Want to really know what Matrescence is all about?

To find out about the history of #Matrescence starting at Columbia University and now the halls of Teachers College, Columbia University with Dr. Aurelie Athan's work visit: matrescence.com

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"Perhaps reviving the conceptual term matrescence, coined by and borrowed from anthropology, would be most apt within the landscape of maternity. Much like adolescence, it is an experience of disorientation and reorientation marked by an acceleration of changes in multiple domains: physical, psychological, social, and spiritual. We are indeed indebted to the early 'maternal developmentalists' who aptly characterized motherhood in its multi-dimension and dynamism, both the oppressive and the liberating-- the dichotomous phenomena that are often the hallmark of any major life transition. Their perspectives equalized and served to normalize the 'mixed feelings' of women."



CCPX 4126 Mother-Child Matrix: Clinical & Developmental Implications

Take this course - a decade in the making - with Aurélie Athan, Ph.D. offered every semester, and this summer online. There is no one expert on the subject of Matrescence. This course will highlight the writers and scholars in fields ranging from Feminism, Psychoanalysis, to Anthropology who have developed models of maternal development. To learn more and strengthen your knowledge base, see the course description here:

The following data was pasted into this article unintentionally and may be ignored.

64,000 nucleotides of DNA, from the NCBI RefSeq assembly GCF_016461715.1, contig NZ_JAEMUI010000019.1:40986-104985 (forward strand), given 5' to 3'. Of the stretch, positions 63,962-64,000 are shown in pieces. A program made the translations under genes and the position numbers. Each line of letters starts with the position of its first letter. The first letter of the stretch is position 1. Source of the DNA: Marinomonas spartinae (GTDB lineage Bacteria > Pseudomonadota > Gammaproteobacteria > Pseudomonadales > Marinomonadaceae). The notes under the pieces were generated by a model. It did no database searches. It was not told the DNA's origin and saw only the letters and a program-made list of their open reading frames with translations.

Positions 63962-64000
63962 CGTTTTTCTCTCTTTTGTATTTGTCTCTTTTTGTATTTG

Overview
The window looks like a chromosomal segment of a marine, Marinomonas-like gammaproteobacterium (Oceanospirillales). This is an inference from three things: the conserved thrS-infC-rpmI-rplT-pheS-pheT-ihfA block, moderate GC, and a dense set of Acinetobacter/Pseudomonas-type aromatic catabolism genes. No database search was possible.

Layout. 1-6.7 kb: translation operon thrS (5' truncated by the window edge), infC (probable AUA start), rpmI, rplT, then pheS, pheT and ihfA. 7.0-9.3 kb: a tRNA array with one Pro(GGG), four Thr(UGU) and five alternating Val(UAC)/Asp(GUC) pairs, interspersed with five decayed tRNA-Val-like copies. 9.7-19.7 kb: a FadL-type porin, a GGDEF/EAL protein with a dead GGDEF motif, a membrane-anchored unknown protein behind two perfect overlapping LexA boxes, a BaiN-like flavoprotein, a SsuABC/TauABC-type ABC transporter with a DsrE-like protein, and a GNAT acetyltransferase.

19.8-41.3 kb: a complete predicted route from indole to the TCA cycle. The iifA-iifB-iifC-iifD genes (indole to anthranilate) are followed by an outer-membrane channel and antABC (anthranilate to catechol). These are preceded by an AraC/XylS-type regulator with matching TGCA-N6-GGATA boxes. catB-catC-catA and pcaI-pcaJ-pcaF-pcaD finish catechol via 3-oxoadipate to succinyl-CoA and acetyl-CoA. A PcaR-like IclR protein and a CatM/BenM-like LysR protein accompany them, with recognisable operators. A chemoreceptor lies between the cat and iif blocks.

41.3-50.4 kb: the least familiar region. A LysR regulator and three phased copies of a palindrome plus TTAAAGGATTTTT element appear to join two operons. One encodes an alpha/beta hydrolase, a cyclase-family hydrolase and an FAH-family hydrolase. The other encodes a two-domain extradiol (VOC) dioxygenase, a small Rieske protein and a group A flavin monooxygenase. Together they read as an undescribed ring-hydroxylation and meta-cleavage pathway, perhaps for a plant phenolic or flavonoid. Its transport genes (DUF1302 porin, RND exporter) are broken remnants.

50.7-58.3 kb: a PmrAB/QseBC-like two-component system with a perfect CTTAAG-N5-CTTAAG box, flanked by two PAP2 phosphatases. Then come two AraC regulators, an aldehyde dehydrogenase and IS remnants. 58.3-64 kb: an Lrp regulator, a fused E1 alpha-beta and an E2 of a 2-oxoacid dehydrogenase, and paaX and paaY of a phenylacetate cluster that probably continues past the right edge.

Few areas in psychology have developed as slowly as research and theory about mothers and the transition to motherhood. The purpose of this course is to explore the biological, psychological, social, cultural, and spiritual dimensions that influence a mother's well-being. Theories of maternal development from conception through pregnancy and beyond will be critically examined alongside prevailing conceptualizations of perinatal distress and psychopathology. Matrescence will be proposed as a term like adolescence to describe this significant rite of passage from physiological to identity and role changes. Readings will be interdisciplinary from psychology to anthropology and include empirical, descriptive, theoretical, literary and popular publications. 

You may be taking this course for a number of reasons. Perhaps you have interest in working with mothers and their children. Perhaps you have a personal connection to the issues women commonly face as mothers. This course has been structured to fit a variety of goals. However, if you expected this course to emphasize the infant, then it will be a surprise inversion of focus. We will shift attention to the mother and her experiences, in service of understanding both her and her ultimate relationship with her child--for they both live and thrive within a mother-child matrix.